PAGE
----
Widespread exposure to BPA substitute is occurring from cash register receipts, other paper

July 11, 2012, American Chemical Society
Widespread exposure to BPA substitute is occurring from cash register receipts, other paper

People are being exposed to higher levels of the substitute for BPA in cash register thermal paper receipts and many of the other products that engendered concerns about the health effects of bisphenol A, according to a new study. Believed to be the first analysis of occurrence of bisphenol S (BPS) in thermal and recycled paper and paper currency, the report appears in ACS' journal Environmental Science & Technology.

Kurunthachalam Kannan and colleagues point out that growing evidence of the potentially toxic effects of has led some manufacturers to replace it with BPS in thermal paper and other products. BPS is closely related to BPA, with some of the same estrogen-mimicking effects, and unanswered questions exist about whether it is safer. Nevertheless, very little is known about BPS occurrence in the environment, the scientists noted. To fill that knowledge gap, they analyzed 16 types of paper from the U.S., Japan, Korea and Vietnam.

The study detected BPS in all the receipt paper they tested, 87 percent of the samples of paper currency and 52 percent of . The researchers estimate that people may be absorbing BPS through their skin in larger doses than they absorbed BPA when it was more widely used – 19 times more BPS than BPA. People who handle thermal paper in their jobs may be absorbing much more BPS.

Explore further: Paper money worldwide contains bisphenol A

More information: “Bisphenol S, a New Bisphenol Analogue, in Paper Products and Currency Bills and Its Association with Bisphenol A Residues” Environ. Sci. Technol., 2012, 46 (12), pp 6515–6522. DOI: 10.1021/es300876n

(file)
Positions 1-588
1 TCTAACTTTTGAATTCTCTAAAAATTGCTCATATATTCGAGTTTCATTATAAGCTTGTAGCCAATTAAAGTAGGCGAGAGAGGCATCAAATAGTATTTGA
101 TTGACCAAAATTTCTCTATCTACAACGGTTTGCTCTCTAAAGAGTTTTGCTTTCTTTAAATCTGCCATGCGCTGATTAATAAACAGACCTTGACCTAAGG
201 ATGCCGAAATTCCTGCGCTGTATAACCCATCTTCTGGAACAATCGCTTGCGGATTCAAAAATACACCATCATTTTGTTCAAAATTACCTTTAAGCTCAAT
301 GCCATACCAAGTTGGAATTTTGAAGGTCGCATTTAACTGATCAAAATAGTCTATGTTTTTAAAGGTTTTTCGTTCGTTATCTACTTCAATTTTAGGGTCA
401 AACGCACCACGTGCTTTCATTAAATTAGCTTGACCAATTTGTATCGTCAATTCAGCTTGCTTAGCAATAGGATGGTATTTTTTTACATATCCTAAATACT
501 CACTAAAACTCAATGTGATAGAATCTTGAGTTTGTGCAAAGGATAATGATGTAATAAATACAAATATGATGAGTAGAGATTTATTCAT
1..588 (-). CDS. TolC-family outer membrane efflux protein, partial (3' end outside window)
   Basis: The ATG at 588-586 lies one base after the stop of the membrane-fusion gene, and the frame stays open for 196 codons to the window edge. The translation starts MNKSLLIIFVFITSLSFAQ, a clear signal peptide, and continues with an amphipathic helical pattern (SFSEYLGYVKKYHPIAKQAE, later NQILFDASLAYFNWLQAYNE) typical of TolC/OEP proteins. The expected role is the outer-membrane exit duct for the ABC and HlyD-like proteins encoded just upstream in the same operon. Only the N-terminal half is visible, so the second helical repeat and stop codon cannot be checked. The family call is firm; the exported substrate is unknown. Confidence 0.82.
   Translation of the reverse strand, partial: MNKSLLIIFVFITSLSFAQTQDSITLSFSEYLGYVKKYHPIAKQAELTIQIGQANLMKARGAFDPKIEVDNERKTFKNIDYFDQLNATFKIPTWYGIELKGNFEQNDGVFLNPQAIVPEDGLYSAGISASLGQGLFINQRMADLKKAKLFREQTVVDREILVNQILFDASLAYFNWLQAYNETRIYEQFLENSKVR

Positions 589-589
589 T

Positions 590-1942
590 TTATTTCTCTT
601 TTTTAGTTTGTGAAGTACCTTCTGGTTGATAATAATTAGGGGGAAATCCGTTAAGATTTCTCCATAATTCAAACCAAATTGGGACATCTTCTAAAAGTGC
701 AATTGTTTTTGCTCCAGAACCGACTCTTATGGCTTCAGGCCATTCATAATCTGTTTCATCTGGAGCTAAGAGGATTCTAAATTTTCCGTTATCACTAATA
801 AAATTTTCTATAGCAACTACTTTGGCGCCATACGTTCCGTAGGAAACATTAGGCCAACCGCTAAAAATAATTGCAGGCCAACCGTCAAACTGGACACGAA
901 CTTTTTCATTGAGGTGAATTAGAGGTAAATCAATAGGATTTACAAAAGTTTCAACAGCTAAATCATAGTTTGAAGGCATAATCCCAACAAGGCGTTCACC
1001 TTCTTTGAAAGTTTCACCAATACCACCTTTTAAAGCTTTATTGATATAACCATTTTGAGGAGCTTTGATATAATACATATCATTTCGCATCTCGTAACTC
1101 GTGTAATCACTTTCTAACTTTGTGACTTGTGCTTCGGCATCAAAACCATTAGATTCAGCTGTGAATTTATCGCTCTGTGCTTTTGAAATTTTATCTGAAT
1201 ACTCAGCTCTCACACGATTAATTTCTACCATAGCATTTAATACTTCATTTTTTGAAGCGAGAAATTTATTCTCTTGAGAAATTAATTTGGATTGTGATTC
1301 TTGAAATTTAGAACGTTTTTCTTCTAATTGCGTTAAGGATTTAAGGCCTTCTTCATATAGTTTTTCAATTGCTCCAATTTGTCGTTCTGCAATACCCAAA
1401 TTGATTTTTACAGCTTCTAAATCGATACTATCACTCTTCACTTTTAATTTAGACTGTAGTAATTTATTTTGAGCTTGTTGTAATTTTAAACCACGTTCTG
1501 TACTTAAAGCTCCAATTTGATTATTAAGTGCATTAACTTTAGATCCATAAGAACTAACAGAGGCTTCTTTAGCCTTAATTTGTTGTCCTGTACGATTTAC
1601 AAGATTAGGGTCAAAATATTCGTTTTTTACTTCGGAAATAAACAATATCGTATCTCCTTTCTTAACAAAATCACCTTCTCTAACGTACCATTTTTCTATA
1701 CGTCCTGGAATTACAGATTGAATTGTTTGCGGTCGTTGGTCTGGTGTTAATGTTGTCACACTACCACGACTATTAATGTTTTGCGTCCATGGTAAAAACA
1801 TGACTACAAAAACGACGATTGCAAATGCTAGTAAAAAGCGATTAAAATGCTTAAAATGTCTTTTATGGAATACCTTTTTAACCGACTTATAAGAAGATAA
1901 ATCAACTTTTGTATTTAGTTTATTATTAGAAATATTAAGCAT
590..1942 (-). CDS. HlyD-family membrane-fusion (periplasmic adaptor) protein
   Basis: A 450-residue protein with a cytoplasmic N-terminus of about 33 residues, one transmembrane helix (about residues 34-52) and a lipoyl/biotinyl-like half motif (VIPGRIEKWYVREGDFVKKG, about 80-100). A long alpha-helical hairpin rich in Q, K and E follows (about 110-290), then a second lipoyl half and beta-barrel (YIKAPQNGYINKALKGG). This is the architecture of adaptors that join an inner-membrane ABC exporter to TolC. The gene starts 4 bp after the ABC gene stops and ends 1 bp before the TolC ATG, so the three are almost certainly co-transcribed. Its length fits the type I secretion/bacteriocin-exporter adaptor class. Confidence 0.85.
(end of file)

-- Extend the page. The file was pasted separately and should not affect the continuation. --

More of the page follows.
Abstract
As the evidence of the toxic effects of bisphenol A (BPA) grows, its application in commercial products is gradually being replaced with other related compounds, such as bisphenol S (BPS). Nevertheless, very little is known about the occurrence of BPS in the environment. In this study, BPS was analyzed in 16 types of paper and paper products (n = 268), including thermal receipts, paper currencies, flyers, magazines, newspapers, food contact papers, airplane luggage tags, printing paper, kitchen rolls (i.e., paper towels), and toilet paper. All thermal receipt paper samples (n = 111) contained BPS at concentrations ranging from 0.0000138 to 22.0 mg/g (geometric mean: 0.181 mg/g). The overall mean concentrations of BPS in thermal receipt papers were similar to the concentrations reported earlier for BPA in the same set of samples. A significant negative correlation existed between BPS and BPA concentrations in thermal receipt paper samples (r = −0.55, p < 0.0001). BPS was detected in 87% of currency bill samples (n = 52) from 21 countries, at concentrations ranging from below the limit of quantification (LOQ) to 6.26 μg/g (geometric mean: 0.029 μg/g). BPS also was found in 14 other paper product types (n = 105), at concentrations ranging from 88%). To our knowledge, this is the first report on the occurrence of BPS in paper products and currency bills.

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